That's the sobering message of Two Billion Cars, which is to $20 Per Gallon what An Inconvenient Truth is to Lost Horizon. Far from heading toward a green Shangri-la of abandoned superhighways, civilization is hurtling toward a disastrous doubling of its motorized vehicle count by 2020, Sperling and Gordon argue. Can the planet sustain this many cars, trucks, buses, scooters, and motorcycles? The authors answer with an unequivocal no -- at least not if the second billion employ the same technologies and follow the same growth patterns that produced the first billion.
The book's co-authors have impeccable policy-wonk credentials. Sperling is a professor of engineering and environmental science and policy at the University of California, Davis; he heads the university's Institute of Transportation Studies and serves on the California Air Resources Board. Gordon once worked as a chemical engineer at Chevron; more recently, she has served as a policy consultant for the National Commission on Energy Policy and the California Energy Commission. Their collaboration has produced a formidably dense, detailed survey of motor-vehicle technologies and fuels, past and future.
In the process, Sperling and Gordon deliver a withering indictment of corn ethanol and the powerful lobby that has assured it a prominent place in U.S. energy policy. Corn ethanol, they contend, "is expensive and provides little or no environmental benefit. The only societal benefit is a small reduction in oil imports but gained at a huge cost." That cost includes billions of dollars' worth of annual subsidies (more than $5 billion in 2006 alone, and growing). If a subsidy of this magnitude were made available more broadly, they write, lower-carbon alternative fuels such as cellulosic ethanol, as well as hydrogen fuel cells and batteries for plug-in hybrids, would actually be competitive with gasoline.
Given the harsh scrutiny they devote to corn ethanol, Sperling and Gordon are surprisingly upbeat about the prospects of a hydrogen-based transportation economy. Even the cheapest way to make hydrogen today is to extract it from natural gas, an inefficient and expensive process and one that relies on a fossil fuel. (That's one reason why the Obama administration drastically cut funding for hydrogen fuel-cell research from the Department of Energy budget.) It seems strange, too, that Sperling and Gordon barely mention alternatives like mass transit or high-speed rail. They seem intent on finding ways to reinvent vehicles so that two billion of them would not impose an unsustainable burden on the earth, rather than, say, rendering those vehicles both undesirable and unnecessary.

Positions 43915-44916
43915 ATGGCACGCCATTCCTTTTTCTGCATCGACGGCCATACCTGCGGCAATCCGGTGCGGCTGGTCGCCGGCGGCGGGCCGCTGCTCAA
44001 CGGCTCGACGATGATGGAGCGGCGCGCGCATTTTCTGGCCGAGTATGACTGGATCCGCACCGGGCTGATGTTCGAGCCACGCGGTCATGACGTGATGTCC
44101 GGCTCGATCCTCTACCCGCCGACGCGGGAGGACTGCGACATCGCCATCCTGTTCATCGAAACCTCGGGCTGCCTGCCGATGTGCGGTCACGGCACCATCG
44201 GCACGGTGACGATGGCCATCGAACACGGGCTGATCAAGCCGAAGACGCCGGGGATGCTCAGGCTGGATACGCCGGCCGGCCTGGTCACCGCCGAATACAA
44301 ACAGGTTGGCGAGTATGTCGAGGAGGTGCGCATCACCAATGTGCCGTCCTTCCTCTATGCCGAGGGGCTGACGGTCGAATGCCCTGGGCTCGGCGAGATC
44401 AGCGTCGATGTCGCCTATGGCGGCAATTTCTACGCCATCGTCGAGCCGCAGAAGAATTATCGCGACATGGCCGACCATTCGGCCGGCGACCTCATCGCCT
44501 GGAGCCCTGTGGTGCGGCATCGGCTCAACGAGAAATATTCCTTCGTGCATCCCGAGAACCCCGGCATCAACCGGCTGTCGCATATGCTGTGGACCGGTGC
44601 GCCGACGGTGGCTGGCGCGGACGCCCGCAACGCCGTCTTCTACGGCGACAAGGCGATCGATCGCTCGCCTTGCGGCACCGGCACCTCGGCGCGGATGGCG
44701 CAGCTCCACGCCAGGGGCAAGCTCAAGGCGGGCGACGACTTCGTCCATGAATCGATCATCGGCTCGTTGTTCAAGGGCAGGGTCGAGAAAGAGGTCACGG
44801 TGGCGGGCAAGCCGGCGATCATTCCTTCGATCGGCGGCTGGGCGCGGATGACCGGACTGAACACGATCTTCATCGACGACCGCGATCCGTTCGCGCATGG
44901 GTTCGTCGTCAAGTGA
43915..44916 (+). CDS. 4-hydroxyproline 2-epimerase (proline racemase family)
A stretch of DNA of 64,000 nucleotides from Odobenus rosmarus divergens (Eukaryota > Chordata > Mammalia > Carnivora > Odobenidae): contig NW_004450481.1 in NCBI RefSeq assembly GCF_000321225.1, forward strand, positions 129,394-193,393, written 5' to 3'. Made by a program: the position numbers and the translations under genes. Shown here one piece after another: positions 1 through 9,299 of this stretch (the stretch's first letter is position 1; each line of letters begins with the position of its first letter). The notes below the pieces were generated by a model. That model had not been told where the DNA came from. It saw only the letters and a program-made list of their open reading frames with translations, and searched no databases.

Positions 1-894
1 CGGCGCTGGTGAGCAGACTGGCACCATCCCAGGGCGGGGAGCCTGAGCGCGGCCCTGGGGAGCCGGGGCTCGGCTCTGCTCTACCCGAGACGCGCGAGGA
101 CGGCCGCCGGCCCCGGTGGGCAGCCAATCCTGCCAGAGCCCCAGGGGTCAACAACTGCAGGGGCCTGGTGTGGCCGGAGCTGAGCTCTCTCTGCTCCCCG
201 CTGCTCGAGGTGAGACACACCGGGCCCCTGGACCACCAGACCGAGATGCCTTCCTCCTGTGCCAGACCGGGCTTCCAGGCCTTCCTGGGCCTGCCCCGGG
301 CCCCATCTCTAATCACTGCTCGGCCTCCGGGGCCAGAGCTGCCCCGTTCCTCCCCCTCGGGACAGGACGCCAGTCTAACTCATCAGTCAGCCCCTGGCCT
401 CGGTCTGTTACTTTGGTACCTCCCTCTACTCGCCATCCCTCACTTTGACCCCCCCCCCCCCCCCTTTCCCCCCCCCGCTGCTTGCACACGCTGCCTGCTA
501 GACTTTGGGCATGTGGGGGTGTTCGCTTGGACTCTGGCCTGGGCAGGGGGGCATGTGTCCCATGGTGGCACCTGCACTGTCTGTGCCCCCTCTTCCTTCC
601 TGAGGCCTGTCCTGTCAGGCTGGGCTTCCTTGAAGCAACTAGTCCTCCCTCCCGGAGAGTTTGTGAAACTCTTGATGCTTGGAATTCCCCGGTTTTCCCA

They devote a chapter to California's efforts to create a low-carbon energy and transportation system. Another chapter focuses on the need to spark innovation in China, which, if it follows the American car-centric model of development, could "by itself add another billion cars in the twenty-first century." China's sheer size and economic weight ensure that it will have enormous sway over global environmental and energy dynamics in the decades to come. Will it seize the opportunity to exercise heroic leadership, or succumb to forces leading it in the opposite direction?
The same could be asked of the rest of the developed world. The United States, as much as China, must reverse the momentum of past indiscretions and move in a fundamentally new direction. "Must" is easy to say, though. What are the stepping-stones? Two Billion Cars ends with a laundry list of policy prescriptions that the authors believe could nudge the United States toward their imagined version of Futurama, one that depicts a world of sustainable transportation options in 2050.
It's clear from their analysis that a blind faith in the salutary effects of higher oil prices won't get us there. Energy markets are too convoluted and irrational, and the technology of extracting more oil from existing fields is advancing too rapidly, to rely on the invisible hand of peak oil to reverse the forces causing climate change. One policy recommendation Sperling and Gordon make is to set a price floor for gasoline and diesel fuel. Doing so would "send clear price signals to consumers and industry, stimulate additional investment and innovations," and, as a side benefit, generate revenue that could be used for clean-energy R&D and investments in new mobility options.
Sheikh Ahmed Zaki Yamani, Saudi Arabia's oil minister for more than two decades, is reputed to have said in the 1970s, "The Stone Age did not end for lack of stone, and the oil age will end long before the world runs out of oil." Books like $20 Per Gallon and Two Billion Cars offer some hope that Sheikh Yamani's prediction might turn out to be right.